Women, particularly with our increased intuition or emotional intelligence, quite often feel a vibe. Don’t dismiss it. If it’s not going well and you feel that vibe, you’re probably feeling the emotional response of the other person. If it’s not going well, don’t push on. Find a way to end the conversation and to revisit it later. 

Before starting the difficult conversation, think about how to end things and continue the conversation at a different time if the vibe is not good.

You might want to come in prepared to, say, “Look, it might not actually be the right time at the moment to go into that. Let’s talk about that tomorrow,” or “Let’s go and do this little bit of research and come back in the next couple of days,” or have something similar ready.

Summary

So there’s your three tips for starting a difficult conversation are: 

  1. Know what triggers you, so you don’t have an automatic emotional reaction that you’re not in control of. 
  2. Second, don’t corner them. You don’t like being cornered; actually approach them and set-up when to have this difficult conversation. 
  3. And the third one is feel the vibe during the conversation and have some kind of pre-prepared thing that you can then put the conversation off to another time.

In our community for Legally Wise Women, there’s plenty more tips to learn how to negotiate to get what you want.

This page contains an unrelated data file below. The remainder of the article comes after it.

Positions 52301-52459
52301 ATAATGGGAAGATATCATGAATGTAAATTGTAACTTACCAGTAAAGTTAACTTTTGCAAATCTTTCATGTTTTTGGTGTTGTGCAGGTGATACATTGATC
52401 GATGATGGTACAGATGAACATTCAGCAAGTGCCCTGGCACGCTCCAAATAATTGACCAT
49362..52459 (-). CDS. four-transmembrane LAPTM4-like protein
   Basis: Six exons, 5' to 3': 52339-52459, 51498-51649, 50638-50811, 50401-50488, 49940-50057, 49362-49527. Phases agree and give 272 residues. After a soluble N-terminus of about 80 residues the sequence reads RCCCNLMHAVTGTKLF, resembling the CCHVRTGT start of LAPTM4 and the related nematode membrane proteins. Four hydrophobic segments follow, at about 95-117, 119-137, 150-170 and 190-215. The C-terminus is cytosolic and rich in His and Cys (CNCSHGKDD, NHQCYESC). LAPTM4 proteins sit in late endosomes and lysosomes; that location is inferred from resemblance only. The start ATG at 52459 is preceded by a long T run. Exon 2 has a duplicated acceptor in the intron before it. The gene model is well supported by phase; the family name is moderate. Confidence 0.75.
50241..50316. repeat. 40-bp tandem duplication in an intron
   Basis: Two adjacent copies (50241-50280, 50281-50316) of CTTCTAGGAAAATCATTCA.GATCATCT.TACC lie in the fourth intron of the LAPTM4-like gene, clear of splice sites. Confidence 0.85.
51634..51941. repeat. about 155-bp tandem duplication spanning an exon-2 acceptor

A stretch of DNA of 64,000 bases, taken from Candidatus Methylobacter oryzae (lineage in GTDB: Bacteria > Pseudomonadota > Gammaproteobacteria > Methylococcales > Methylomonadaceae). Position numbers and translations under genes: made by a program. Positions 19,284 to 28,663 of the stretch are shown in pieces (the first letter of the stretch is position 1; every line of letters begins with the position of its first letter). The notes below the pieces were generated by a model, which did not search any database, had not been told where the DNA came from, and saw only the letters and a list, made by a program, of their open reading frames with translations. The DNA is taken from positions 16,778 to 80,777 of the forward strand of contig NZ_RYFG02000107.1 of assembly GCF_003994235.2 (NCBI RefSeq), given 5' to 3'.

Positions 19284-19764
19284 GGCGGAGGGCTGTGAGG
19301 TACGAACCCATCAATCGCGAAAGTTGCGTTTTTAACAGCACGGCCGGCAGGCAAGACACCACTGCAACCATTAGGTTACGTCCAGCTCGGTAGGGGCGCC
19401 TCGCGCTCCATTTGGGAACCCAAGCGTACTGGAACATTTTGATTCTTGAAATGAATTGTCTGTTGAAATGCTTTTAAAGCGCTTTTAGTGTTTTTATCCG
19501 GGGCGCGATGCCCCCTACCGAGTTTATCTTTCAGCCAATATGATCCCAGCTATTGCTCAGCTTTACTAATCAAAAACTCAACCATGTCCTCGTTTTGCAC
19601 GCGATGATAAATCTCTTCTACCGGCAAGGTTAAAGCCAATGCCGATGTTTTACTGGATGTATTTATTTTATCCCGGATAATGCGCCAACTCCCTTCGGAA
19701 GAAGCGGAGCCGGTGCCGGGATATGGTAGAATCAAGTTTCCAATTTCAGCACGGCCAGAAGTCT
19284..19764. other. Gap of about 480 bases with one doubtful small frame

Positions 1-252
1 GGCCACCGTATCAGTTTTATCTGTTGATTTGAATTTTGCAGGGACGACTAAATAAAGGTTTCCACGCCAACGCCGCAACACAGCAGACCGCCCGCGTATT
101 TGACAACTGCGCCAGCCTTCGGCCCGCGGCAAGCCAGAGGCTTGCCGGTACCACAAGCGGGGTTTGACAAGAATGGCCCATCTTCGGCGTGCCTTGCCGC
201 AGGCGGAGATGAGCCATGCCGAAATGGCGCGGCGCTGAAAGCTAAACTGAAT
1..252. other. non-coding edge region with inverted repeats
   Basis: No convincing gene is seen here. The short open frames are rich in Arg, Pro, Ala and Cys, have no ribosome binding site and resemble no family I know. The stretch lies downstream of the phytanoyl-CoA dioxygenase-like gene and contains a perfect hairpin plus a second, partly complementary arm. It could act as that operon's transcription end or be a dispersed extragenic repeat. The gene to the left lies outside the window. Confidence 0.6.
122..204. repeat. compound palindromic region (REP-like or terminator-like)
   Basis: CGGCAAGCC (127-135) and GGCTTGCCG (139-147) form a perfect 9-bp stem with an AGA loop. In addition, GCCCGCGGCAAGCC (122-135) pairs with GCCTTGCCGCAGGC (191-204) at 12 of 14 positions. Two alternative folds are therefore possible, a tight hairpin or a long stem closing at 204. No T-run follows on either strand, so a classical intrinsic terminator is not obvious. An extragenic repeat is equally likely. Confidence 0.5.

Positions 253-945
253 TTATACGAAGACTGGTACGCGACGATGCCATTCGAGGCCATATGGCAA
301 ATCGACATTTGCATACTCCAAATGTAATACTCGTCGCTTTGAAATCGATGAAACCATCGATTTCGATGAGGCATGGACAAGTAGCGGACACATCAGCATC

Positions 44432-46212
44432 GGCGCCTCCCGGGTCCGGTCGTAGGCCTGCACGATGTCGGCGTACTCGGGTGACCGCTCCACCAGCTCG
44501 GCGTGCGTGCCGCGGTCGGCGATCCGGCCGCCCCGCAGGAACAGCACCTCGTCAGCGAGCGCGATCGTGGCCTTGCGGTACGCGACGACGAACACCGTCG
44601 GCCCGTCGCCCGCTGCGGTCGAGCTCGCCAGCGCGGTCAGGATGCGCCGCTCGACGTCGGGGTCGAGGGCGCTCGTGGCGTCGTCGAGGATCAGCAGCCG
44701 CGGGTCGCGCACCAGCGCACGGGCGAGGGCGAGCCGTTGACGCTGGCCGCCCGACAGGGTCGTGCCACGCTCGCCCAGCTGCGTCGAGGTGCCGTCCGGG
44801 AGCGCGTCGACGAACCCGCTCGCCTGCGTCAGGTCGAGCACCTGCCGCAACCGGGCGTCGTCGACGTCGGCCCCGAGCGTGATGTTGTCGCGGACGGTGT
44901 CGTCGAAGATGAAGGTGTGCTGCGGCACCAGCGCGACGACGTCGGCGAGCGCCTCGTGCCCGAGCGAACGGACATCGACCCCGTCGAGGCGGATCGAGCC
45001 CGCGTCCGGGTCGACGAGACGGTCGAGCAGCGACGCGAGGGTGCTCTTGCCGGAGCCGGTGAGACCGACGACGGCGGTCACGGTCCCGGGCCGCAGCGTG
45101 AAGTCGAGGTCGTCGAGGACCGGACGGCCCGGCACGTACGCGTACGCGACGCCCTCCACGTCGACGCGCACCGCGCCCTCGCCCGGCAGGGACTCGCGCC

Legally Wise Women

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Making Your First Call to a Law Firm

Before you make your first call to a law firm, you will have worked out what type of legal matter you have. You would have had a look through some legal databases or your local law firms to see who does the kind of law that you have the problem with. You will also have narrowed down the particular lawyers at the law firm that do the area of law that you’ve got your problem with.

So you will not that not only does the law firm do the kind of law you need help with, but your will know who in the law firm does what you need. You would have had a little bit of a look at the lawyer on the website of the law firm, and had a look at them on LinkedIn. So at least you have an idea about who potentially you’re going to be seeing; the person, what they look like, what they stand for. 

So you do all those things before even making the call.

Now, when you call a law firm, don’t expect to be able to get put through to a solicitor. 

With some smaller firms, you may be able to speak to a solicitor straight away. However, there’s usually an intake process at a law firm. Just like you would have at a dental practice or a doctor surgery, you can’t get through to speak to the professional at those places either. 

Your first appointment is usually the first time where you would speak to the lawyer, but even some firms have an intake officer that does the first appointment too.

They’ll each have their own way of doing things. 

Keep in mind that the law firms are there to want to serve, and to help you. So they’re going to guide you through some kind of process, so let that happen. 

Let them ask you the questions that need to be asked. They will determine whether the solicitor that you thought was going to be the one for you is actually the best one for you. They’ll also tell you whether the first appointment can be via Zoom, or phone, or whether you have to physically come in, or whether there’s some other process that they have.

You may get some initial information emailed or posted to you, so be prepared that they’ll ask you for that information to be able to send you some things ahead of time, and that will give you an idea about what you might need to bring to that first appointment.